A wonderful movement is afoot in our Diocese! Please take time read the Synod Letter and pray about how you fit in this movement!

“Monsignor Vaghi insightfully calls the Upper Room “the most important room in all of Christendom” because of the significance of the actions that tradition tells us occurred there:

The events that took place in the Upper Room prior to and immediately after the crucifixion of Christ, and in the days following his Resurrection, can never be undone or forgotten. The fruits of Jesus’s life and ministry, as witnessed in the precious moments in the Upper Room documented in Scripture, continue in and through the Church.3

Monsignor Vaghi goes even further by saying the Upper Room gives us today an “icon of a fruitful Church”.4 This caught my attention since a fruitful local church was my very reason for calling this Synod. I am so grateful that Bishop Williams recommended a rereading of the book. I soon found myself wondering with him if the image of the Upper Room and the mysteries celebrated therein could give us a key to interpreting the Synod Assembly data. The longer I pondered the Synod data through the lens of the Upper Room, the more this seemed to be the case.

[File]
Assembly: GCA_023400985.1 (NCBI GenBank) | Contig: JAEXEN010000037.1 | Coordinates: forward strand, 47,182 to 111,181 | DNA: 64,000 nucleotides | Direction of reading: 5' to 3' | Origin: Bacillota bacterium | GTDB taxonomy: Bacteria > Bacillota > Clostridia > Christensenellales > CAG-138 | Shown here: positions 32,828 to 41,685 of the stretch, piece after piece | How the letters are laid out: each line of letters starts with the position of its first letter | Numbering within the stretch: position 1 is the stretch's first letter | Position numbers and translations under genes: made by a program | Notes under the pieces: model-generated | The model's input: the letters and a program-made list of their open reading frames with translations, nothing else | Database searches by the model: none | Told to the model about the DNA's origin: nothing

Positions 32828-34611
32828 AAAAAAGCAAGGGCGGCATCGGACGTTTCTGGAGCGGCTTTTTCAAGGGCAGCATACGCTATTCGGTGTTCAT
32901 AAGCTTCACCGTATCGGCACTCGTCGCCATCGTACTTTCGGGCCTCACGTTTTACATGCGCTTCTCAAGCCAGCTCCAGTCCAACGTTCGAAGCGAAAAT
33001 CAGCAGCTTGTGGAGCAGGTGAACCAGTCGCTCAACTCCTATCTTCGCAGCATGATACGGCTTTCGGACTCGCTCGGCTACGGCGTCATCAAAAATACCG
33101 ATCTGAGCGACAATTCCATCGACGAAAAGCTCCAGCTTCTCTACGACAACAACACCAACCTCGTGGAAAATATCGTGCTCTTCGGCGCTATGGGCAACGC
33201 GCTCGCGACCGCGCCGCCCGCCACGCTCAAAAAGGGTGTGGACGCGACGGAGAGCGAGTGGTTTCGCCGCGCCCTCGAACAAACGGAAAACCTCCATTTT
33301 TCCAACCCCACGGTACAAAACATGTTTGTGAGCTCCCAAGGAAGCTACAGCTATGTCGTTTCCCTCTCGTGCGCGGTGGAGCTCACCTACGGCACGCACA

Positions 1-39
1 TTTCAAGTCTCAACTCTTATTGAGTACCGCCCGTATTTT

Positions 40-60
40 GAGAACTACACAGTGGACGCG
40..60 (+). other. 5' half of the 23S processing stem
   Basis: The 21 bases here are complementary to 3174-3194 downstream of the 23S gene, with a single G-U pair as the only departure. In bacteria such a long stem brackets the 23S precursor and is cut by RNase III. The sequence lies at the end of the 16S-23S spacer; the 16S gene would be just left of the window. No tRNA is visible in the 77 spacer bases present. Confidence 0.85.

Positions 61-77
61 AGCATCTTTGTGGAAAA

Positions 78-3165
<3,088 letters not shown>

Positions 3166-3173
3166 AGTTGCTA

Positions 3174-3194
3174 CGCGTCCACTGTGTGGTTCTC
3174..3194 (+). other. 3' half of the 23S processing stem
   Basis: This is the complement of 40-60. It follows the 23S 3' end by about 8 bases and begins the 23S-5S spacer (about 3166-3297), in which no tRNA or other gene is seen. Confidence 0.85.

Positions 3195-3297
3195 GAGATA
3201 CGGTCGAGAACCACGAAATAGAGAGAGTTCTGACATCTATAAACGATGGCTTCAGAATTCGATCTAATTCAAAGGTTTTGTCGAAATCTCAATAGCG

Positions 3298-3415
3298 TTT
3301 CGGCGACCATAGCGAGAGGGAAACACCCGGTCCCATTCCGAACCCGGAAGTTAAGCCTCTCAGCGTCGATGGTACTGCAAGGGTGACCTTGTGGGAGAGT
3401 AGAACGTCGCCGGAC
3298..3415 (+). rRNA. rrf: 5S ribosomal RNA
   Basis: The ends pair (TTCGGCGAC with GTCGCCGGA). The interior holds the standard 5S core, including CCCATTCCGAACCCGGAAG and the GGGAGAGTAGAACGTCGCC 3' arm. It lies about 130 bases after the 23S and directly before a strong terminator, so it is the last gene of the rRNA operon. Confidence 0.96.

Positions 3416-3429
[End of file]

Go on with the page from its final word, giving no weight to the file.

Three mysteries in particular – the washing of the feet, the breaking of the bread and the coming of the Holy Spirit – seemed to capture the hopes and dreams of our Synod Members and offer a key to understanding the Synod voting data, giving us a clear vision for implementing the Synod Priorities going forward. As Monsignor Vaghi so beautifully wrote, “In this humble space, the most important room in all of Christendom, where Jesus set a remarkable precedent of faith and service, we were given a new understanding of God’s love and the revolutionary power of the Holy Spirit was unleashed”.5

My dear brothers and sisters, let us then ascend to the Upper Room to learn how these lessons of faith, service, love and power will guide us in the fulfillment of our Synod dreams.”


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